(27) 
In the SUSY limit, the vacuum configuration is determined by the vanishing of the derivative of with respect to each component of the driving fields
(28a)  
(28b)  
(28c) 
(29)  
(30) 
The above equations are satisfied by the alignment
(31) 
with the relation
(32) 
Without assuming any finetuning among the parameters and , the VEVs and are expected to be of the same order of magnitude, this is consistent with the conclusion drew from the charged lepton mass hierarchies. We note that if one component of or has vanishing VEV, e.g. , Eqs.(28a)(28c) imply . This means that the VEV of any component of the flavons or should be nonzero in order to obtain a nontrivial vacuum configuration. As has been shown in the previous section, at LO the flavor symmetry is spontaneously broken by the VEVs of and in the neutrino sector, their vacuum configurations are determined by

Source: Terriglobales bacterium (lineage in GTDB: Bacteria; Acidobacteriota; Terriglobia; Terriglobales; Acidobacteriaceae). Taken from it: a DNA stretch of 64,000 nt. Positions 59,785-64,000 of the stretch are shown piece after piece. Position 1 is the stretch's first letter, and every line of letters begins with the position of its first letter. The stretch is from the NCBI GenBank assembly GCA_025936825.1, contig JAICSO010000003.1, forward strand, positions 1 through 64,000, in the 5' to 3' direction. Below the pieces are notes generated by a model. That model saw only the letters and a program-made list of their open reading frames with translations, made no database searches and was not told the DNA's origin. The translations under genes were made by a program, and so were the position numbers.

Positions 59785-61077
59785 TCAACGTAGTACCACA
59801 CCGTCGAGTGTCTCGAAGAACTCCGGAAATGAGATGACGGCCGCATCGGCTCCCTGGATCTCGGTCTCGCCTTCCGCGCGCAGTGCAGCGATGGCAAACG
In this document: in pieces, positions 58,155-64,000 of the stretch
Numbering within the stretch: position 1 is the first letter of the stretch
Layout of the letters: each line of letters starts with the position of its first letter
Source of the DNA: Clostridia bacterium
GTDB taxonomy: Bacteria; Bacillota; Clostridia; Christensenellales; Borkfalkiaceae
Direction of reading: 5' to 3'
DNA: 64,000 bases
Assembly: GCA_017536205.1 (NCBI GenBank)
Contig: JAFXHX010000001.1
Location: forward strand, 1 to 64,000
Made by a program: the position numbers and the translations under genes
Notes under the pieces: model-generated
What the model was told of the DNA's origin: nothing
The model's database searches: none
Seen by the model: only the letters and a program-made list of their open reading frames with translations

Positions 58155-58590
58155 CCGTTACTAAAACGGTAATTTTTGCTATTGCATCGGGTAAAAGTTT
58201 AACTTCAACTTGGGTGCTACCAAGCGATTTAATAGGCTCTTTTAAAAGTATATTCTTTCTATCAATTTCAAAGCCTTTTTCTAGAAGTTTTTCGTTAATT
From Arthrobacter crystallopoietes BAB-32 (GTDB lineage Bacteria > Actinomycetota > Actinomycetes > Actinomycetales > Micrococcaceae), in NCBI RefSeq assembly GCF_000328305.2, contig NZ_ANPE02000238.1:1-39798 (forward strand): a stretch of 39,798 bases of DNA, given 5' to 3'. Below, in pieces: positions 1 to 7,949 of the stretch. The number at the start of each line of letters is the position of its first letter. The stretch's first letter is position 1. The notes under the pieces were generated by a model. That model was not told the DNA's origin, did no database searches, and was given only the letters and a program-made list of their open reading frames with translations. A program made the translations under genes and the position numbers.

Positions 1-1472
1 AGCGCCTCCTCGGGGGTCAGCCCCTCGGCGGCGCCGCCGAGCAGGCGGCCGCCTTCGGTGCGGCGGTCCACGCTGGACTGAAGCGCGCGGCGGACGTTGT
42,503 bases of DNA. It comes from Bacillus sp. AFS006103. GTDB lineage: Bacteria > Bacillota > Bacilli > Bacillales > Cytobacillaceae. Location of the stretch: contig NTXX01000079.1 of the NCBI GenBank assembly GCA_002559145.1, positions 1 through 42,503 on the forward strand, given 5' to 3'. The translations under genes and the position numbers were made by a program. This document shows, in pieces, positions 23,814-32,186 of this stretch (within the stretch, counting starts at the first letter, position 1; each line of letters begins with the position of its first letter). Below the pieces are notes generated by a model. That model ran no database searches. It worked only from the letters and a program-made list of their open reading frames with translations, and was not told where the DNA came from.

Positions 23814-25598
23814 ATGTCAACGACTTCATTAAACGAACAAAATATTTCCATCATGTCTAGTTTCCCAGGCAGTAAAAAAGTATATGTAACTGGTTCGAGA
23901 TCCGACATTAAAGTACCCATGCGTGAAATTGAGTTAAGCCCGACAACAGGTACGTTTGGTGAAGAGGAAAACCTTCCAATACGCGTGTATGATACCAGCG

(33a)  
(33b)  
(33c) 
(34) 
The first three equations Eq.(33a)(33c) lead to two unequivalent vacuum configurations ^{3}^{3}3We note that the equations can be satisfied by two additional solutions as well. One is (35) Another one is (36) where , , and are undetermined. However, the above two solutions can be obtained by acting on the vacuum Eq.(39) with the elements and respectively. Therefore these two solutions are equivalent to the configuration in Eq.(39). , the first is
(37) 
with
(38) 
The second solution is
(39) 
where , and are constrained. Using the alignment of in Eq.(31), for the first solution shown in Eq.(37), we can immediately infer from Eq.(34)